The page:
I also agree that if mom was told this during enrollment, then she really shouldn't be complaining now, however if it is somehting new, I guess I would be upset too.

The older kids also need experience in how to solve social conflicts as well, one of which is younger children and everything that comes along with them.
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Old 12-15-2011, 01:28 PM
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The "Toddler Zone" was implemented to protect DCG from the bigger kids. Tell her that she isn't in there all day...only during free play times and as she gets older, her time in the "Toddler Zone" decreases. You are training her on how to play and BE SAFE around the bigger kids.

Once the mom realizes that the zone isn't used as a form of punishment but rather as a form of safety, I think she'd be more than understanding.
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Old 12-15-2011, 01:33 PM
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I have 15 mo old twins in my group, and without the toddler zone, things would be awesomely miserable. It keeps us all sane, and it is a space where I rarely have to say "no", other than to pounding each other (again, they are twins).

My older children are still learning limits, like not touching the christmas tree, or jumping on the sofa. The younger ones can come out with the older group for a few minutes at a time, but I have to be right there, and then it's still usually mayhem.

I totally get what Crystal is saying, but again, it's about balance. Of course they need to learn to socialize, and of course they need to respect boundries, but the older children need to be able to play undisturbed sometimes. It's one of the challenges of having a mixed age group.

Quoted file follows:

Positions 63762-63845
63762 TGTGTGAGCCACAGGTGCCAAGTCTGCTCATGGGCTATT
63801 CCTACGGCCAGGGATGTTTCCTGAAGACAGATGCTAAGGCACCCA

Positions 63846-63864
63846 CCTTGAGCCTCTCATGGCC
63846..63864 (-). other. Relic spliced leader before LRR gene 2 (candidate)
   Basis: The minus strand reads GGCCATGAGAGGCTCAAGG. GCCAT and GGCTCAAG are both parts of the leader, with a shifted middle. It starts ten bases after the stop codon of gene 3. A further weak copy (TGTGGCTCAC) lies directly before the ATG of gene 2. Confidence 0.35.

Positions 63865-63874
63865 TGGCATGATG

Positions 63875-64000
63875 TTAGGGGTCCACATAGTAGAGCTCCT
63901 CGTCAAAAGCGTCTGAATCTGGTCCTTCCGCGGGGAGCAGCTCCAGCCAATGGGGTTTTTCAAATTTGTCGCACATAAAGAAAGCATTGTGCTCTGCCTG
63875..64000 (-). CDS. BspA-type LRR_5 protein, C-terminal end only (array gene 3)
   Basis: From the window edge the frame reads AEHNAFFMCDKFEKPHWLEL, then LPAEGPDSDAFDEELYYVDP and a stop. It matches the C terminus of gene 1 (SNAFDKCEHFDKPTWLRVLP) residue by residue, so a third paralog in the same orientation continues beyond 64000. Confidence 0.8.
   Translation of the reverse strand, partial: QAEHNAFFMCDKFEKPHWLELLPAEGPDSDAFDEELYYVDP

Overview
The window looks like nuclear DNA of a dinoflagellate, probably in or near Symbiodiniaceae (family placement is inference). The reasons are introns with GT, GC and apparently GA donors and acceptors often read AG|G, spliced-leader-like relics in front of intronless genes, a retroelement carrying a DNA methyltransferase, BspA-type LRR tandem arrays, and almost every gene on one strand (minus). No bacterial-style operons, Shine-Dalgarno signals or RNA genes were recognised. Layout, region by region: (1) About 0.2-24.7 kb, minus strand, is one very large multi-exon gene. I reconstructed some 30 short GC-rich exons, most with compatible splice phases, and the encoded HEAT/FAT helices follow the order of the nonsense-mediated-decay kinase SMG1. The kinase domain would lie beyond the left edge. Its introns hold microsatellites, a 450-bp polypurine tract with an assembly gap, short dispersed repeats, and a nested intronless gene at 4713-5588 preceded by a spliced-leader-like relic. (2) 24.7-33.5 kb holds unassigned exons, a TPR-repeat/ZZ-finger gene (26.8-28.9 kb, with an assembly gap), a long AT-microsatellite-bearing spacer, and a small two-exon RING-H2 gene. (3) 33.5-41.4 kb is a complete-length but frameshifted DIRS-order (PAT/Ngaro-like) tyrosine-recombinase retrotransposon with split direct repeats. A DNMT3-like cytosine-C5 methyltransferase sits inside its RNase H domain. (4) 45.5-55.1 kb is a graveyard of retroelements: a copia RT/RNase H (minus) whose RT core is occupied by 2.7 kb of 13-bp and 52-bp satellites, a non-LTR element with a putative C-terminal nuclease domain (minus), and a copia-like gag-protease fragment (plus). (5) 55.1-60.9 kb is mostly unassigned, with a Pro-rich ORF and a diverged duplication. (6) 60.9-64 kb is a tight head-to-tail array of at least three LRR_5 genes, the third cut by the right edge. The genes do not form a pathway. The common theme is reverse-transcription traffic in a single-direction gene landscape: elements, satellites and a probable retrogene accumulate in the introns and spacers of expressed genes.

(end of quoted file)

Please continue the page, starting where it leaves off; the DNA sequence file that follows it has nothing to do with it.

I would let mom know that she is happy to have her own space, and that her time "alone" is limited. My dc mom LOVED that her boys had their own space, and wished for one at home. But then, 4 of 5 of these kids are hers, so she knows what it's like when they are all "on the loose"
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Old 12-15-2011, 01:34 PM
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The OP said she wasn't there all the time. This was an option she created to give the big kids some time without having a young one wreck havoc on their projects and such. I can see the benefits to do a zone and to not do the zone but in this case, the OP wasn't asking if she should or should not do one.....she already has one going, it works for her and her group, the only one that doesn't like it is mom. I understand the mom's point of view but just because mom feels that way does not mean that the provider has to change anything. I think the mom would come around to it when she realizes that her child isn't isolated (all alone) but separated on occasion.
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Old 12-15-2011, 01:40 PM
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Actually, the OP said she started using the toddler zone for the bigger kids so the toddler is not dumping/knocking stuff over, etc. She did not say she is using it to protect the toddler, but rather to protect the older children. IMO, that is just avoiding having to deal with teaching appropriate behavior and not having to clean up the mess. I'm sure a few minutes here and there are for safety, but that was not the intention, based on what Op has said.

Originally posted by Daycare: this is pretty much what I said as well....But what would you do with this child at this age when you are cooking food or prepping and you can't have your eyes on them? Do you leave them in the room all together??